Solomon incurred the wrath of the Carter inner circle -- and reportedly the president -- last summer in an incident involving the firing of GSA Deputy Administrator Robert T. Griffin, a close friend of House Speaker Thomas P. (Tip) O'Neill Jr. (D-Mass.).

The decision to fire Griffin was reached at a meeting involving Carter, Solomon, Jordan and congressional liaison chief Frank Moore.

Later that day, Moore went to Capitol Hill to break the news to the speaker. He found O'Neill enraged because a reporter had telephoned his office and disclosed what had been decided at the meeting. A bitter feud erupted between O'Neill and the White House, and the Carter officials blame Solomon. They say they are sure he was responsible for passing the information to the reporter.

(Under pressure from O'Neill, the president later relented on the firing of Griffin and instead ordered that he be shifted from GSA to the office of his special representative for trade.)

Some of the president's senior advisers have been unhappy with Solomon and the frequent coverage in the press of his efforts to rid his agency of scandal. There were articles, for example, on Solomon's recommendation for the inspector general's job and the fact that Carter was delaying in acting on it.

"To return Solomon's phone calls would be a full-time job," said one high-level Carter official. "He wants credit for everything. And he equates spending time with him with combatting corruption.

"There's no lack of support or enthusiasm for the investigation. But there is a lack of interest in playing it up so big all the time. We're going to make it Jimmy Carter's issue and not Jay Solomon's.

"You don't have to have the details of the investigation appear in the press at every step along the way. I mean, if Jay Solomon was a cop and was going to pull a gambling raid today, he'd have seen to it that it was already in the paper this morning."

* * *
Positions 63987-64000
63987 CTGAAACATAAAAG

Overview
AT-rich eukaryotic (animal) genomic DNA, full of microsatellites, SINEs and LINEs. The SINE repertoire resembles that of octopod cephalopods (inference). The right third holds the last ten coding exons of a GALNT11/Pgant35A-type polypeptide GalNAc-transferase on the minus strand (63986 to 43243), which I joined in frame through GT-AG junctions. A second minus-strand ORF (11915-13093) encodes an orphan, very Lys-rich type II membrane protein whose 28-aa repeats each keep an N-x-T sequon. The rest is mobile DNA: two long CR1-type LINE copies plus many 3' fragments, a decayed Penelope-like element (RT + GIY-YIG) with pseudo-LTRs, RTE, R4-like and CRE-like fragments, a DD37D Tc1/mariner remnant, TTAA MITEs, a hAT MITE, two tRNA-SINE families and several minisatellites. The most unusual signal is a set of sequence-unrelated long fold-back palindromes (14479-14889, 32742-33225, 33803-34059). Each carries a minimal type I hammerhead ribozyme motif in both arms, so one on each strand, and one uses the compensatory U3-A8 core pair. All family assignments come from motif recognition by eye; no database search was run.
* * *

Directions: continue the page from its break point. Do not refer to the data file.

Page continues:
After The Washington Post began making queries about the move to replace Solomon, the GSA administrator was suddenly called to Jordan's White House office at 5 p.m. Friday. Shortly before 6 Jordan called The Washington Post to stress that the GSA chief, who was still in his office, was not being fired.

"There's no truth to it," Jordan said. "He hasn't been fired. He isn't going to be fired. Jay has reminded me on several occasions that he didn't come up here to stay forever. I've labored under the assumption that he'll be going at some point. But that's his decision."

Jordan paused and added, "It's really true."

Jordan refused to deny, however, that a search for Solomon's successor was in progress. Other informed sources had confirmed both before and after the conversation that presidential confidents were looking for the replacement.

After Jordan finished speaking, Solomon took the phone. With Jordan still in the room, the GSA chief talked of greatly reduced expectations as to how long he will be staying in his job. "I can only tell you I have no immediate plans to leave," Solomon said. "I'm going to see a certain part of this investigation through."

Solomon said in a later phone interview that what he most wants to see before he leaves is the appointment of Borowski as inspector general. But he said Jordan did not tell him definitely that Borowski would get the job, nor did Jordan promise to recommend the appointment.

Earlier Friday, when a reporter told Solomon that the search for his successor was underway, he said he had neither heard of the action nor requested it.

Asked if he would resign if requested to by the president or one of his assistants, Solomon replied, "Sure."

Then he was asked whether he would be willing to make it appear that the timing of the resignation was his idea.

"Sure," Solomon said again. "I'll do whatever they want."